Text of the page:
I don’t know when that happened, but as a kid growing up, that was never a thing. And I don’t know if that’s a great evolution in Jewish society, that we have to have our buildings look a certain way. If anything, I’m frustrated as a teacher because teachers are so paid pitifully while our buildings look gorgeous. I don’t know if that’s part of the contribution to conspicuous consumption, but I think it could be problematic.

David Bashevkin:

I love that point, and I would just say two things about the way our school buildings look like. I’m trying to remember the school building that I went to in elementary school. I don’t know that I would call it a dump. I would say two things just from my own personal experience. I went to Simcha day camp, which was a day camp in Far Rockaway. It was on the campus of Darchei. I think it’s fair to say — we’re close family-friends with Rabbi Bender –I don’t think that he would begrudge me for describing those early years of being on that campus… I don’t know that I would use the word “dumpy,” but I would use a synonym. I would probably press Control-Shift-F7 and see what word Microsoft Word would suggest in lieu of “dumpy.” It was pretty gross.

And when I drove by the current building of Darchei, which is astounding, I’ll be honest, my first reaction, I got emotional. I felt deeply moved from the fact that this fledgling institution that I used to go to day camp at has become this towering, gorgeous entity. My first reaction was that, now, I’m going to get to the concern obviously, but I was deeply moved. And I was deeply moved because, and I say this a lot in my work at NCSY when it comes to our source sheets and when people are sharing Torah. I always say that when you go to a shabbaton, when you share over Torah and you look around in a school, the most beautiful thing should always be the Torah. It’s something very troubling when you walk into a shabbaton and there’s awesome swag and sweatshirts and marketing and great food.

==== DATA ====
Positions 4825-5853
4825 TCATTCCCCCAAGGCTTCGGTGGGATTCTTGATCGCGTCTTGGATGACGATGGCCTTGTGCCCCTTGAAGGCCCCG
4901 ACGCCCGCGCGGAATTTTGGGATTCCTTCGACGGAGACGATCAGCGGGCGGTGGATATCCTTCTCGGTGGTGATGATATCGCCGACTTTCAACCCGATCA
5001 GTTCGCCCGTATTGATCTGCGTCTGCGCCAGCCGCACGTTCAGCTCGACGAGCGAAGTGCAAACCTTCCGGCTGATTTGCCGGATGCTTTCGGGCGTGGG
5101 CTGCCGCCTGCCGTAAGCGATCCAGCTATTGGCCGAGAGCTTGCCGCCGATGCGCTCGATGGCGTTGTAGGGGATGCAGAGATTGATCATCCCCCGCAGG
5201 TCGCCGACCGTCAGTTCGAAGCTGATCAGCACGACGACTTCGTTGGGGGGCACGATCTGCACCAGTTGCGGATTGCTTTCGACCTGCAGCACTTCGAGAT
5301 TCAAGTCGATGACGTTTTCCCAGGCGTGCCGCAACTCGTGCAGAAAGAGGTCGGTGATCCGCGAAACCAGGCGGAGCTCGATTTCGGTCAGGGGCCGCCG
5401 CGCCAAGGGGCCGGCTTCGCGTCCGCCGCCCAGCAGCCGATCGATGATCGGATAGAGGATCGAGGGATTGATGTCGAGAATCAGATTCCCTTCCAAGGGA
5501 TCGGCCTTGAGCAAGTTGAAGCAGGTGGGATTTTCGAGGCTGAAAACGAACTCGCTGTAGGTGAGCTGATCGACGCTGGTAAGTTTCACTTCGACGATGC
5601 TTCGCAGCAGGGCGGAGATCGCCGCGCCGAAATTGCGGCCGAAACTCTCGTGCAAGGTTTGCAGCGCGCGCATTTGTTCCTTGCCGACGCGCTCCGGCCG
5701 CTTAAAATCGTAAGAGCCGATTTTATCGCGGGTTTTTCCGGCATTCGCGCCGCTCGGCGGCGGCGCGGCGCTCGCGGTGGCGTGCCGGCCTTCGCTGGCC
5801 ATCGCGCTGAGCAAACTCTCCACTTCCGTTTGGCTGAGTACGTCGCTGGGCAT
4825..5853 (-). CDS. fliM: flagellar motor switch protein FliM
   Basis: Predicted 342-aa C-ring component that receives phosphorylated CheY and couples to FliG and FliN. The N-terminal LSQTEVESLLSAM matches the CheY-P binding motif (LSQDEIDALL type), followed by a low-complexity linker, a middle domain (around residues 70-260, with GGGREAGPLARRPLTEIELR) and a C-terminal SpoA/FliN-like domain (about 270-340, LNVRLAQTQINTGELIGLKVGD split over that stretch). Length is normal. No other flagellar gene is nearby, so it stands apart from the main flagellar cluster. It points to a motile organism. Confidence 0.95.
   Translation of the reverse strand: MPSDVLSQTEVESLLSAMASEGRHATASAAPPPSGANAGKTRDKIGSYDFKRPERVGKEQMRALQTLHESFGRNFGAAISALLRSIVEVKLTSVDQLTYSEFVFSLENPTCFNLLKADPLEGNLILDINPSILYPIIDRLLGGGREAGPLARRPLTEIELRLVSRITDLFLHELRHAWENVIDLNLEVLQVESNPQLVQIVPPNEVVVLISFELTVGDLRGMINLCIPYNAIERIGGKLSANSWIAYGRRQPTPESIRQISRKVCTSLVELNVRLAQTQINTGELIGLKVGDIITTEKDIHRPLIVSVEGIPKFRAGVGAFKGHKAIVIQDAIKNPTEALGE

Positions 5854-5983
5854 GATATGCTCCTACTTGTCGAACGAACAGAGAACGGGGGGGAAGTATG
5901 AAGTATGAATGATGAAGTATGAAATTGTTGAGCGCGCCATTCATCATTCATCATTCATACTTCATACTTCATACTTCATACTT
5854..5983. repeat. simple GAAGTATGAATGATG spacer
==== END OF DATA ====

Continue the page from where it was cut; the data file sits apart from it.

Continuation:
Then you step in and the source sheets and the Torah look very drab and gross and just unimpressive. I’m a believer that the most dignified place in our communities at our shabbaton should always be Torah. I don’t think we need to begrudge the fact that Torah should be the most elevated, pristine. I applaud the fact, in many ways, that our elementary schools, our high schools, our places where we go to study, teach, and learn Torah are gorgeous and beautiful. I think it actually helps people’s affiliation. The part that I find deeply, deeply troubling is when there is a dissonance between the majesty and dignity of our Torah, physical Torah buildings, architecture and edifices, and the experiential lives of the people who are teaching Torah. And if you have a magnificent building, and I want to be clear, because the only building I mentioned was Rabbi Bender… Rabbi Bender, I think, is one of the champions of this, of finding ways to support his educators and making sure that their material needs are found.